Sorry I’ve been on hiatus; real life attacked me.
First, I wanted to show you a picture of my setup. When I’m working on a relatively large, detailed project like this, I use an old lazy susan to keep my desk clean and to let me turn it without touching it. Furthermore, I find that after focusing on anything table-height for very long, my neck starts to hurt, so I use a big block of basswood to raise the project to my eye level.
So I’ve gotten the trees to the point where they’re ready for their actual faux bark skins. The trunk part of the tree will be covered in Sculptamold, a product made of instant paper mache and plaster of paris. I intended to make the bark texture using a technique I learned a while ago from my friend Mary West, but I made a mistake. You see, it’s a little tricky mixing the Sculptamold, and the first batch didn’t have enough water, so it dried out before I could get the texture done. Sooooo… I decided to do two of them that way (so everyone would think I did it on purpose) and do the texture on the other two.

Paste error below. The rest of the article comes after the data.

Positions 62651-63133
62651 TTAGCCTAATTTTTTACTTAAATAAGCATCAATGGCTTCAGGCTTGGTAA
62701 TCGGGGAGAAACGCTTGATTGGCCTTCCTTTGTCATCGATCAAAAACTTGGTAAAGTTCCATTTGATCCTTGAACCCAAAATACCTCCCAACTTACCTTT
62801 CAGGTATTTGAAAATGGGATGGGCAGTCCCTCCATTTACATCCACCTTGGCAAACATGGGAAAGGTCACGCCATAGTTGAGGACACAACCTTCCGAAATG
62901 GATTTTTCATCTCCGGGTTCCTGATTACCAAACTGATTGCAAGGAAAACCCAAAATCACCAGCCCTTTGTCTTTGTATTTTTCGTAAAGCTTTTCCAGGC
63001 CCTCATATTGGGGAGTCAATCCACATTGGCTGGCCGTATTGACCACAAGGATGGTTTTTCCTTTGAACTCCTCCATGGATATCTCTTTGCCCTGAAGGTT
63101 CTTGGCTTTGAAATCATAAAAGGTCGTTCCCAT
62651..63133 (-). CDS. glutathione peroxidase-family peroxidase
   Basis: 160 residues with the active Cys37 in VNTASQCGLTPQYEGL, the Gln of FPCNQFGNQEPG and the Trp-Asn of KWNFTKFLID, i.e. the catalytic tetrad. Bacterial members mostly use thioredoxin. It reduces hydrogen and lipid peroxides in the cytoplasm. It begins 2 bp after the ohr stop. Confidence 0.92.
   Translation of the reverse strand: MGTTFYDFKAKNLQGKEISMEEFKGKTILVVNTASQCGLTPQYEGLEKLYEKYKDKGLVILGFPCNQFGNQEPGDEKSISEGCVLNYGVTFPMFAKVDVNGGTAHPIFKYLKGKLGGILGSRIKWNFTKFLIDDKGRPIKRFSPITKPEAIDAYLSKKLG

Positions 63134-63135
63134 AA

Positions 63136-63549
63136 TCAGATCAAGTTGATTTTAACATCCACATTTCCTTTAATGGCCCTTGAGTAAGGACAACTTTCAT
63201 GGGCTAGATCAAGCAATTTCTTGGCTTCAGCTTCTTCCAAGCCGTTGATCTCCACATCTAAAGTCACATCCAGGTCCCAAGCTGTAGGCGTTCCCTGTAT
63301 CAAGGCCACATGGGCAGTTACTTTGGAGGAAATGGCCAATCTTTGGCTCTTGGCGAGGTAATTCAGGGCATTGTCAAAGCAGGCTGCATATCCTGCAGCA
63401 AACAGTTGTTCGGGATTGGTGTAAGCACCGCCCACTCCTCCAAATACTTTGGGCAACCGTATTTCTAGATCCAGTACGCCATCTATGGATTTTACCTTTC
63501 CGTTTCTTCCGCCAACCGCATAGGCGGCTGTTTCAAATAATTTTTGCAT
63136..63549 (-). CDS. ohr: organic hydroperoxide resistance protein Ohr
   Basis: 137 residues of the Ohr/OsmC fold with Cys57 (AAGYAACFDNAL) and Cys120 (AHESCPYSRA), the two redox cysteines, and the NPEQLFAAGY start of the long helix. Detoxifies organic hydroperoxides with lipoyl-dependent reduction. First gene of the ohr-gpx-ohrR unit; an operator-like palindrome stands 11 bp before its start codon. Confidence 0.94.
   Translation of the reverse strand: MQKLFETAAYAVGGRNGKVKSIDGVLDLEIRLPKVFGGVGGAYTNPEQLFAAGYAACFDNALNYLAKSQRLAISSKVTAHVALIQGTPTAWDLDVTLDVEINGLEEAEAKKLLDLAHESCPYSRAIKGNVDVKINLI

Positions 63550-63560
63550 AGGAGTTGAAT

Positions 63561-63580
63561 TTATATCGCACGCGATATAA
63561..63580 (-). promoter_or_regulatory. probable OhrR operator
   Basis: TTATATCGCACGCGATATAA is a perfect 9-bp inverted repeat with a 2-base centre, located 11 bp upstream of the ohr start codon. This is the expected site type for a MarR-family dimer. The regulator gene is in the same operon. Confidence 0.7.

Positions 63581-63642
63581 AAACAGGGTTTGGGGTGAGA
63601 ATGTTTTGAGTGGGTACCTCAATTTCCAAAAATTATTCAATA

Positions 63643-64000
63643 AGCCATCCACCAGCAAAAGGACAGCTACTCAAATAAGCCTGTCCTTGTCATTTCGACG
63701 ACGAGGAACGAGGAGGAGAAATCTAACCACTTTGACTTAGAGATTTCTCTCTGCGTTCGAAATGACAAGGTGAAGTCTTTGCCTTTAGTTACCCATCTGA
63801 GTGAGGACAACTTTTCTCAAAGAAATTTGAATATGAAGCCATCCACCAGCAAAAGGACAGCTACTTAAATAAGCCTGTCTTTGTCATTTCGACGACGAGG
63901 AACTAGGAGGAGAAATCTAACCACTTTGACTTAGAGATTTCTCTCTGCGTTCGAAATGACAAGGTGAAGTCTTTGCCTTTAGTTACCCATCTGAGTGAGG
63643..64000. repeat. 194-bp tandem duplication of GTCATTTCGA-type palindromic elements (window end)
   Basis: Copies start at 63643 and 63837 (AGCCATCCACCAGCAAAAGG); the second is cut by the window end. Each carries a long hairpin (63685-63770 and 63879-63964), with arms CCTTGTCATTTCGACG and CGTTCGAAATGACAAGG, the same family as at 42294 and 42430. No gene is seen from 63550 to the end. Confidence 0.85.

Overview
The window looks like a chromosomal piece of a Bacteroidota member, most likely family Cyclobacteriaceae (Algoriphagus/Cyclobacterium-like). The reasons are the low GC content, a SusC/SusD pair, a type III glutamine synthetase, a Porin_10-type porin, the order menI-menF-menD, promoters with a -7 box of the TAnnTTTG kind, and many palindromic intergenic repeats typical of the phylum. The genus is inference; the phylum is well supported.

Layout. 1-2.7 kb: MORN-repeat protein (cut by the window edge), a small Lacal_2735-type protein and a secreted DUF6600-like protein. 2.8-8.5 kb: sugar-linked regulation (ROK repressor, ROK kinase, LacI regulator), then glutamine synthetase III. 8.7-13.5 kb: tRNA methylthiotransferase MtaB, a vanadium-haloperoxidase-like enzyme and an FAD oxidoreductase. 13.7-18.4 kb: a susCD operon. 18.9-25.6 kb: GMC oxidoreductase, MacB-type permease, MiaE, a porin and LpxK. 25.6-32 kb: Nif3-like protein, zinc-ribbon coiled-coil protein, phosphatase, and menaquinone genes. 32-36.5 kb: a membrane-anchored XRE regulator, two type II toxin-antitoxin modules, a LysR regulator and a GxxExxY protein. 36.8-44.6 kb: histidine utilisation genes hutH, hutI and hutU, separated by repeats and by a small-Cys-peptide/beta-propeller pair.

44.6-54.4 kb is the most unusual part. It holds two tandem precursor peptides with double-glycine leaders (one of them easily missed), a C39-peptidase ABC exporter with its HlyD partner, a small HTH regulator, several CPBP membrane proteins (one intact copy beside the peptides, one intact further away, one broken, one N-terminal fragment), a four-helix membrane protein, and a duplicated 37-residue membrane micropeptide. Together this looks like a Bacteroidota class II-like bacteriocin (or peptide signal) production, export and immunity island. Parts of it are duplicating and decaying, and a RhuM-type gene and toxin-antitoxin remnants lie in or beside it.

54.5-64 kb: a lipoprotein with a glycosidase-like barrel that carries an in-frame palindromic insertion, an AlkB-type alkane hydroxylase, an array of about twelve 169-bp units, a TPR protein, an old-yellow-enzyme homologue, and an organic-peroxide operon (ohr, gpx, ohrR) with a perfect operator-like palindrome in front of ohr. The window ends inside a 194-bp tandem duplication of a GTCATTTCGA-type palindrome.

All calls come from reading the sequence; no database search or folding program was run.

Here’s how the texture works. It’s very simple. You just take an old fork (you can get them at the thrift store for cheap) and draw lines in the wet Sculptamold. Make all the lines going generally up and down, but make sure they aren’t perfectly straight. The next row can be a little off from parallel, and if you get one tine in an old row it’ll guide them along to look natural. The lumps in the product will make these organic-looking bumps and changes in the texture.
It looks really good when it’s done.
The other tricky thing about working with Sculptamold is that no matter how much product you mix up, you only have a few minutes to work with it before it sets. Plaster of paris hardens with a chemical reaction, so there’s no going back once it’s done. However, if you’re like me, it’s never a bad idea to have a pile of premade “stones” on hand for projects, so when I had too much leftover product and it started getting too stiff to use on the trees anymore, I just formed it up into lumps and let it harden. Later I’ll paint them and use them in other projects.
Next up: Paperclay on the upper branches. This is the fun part, where it really starts looking like something! Thanks for bearing with me.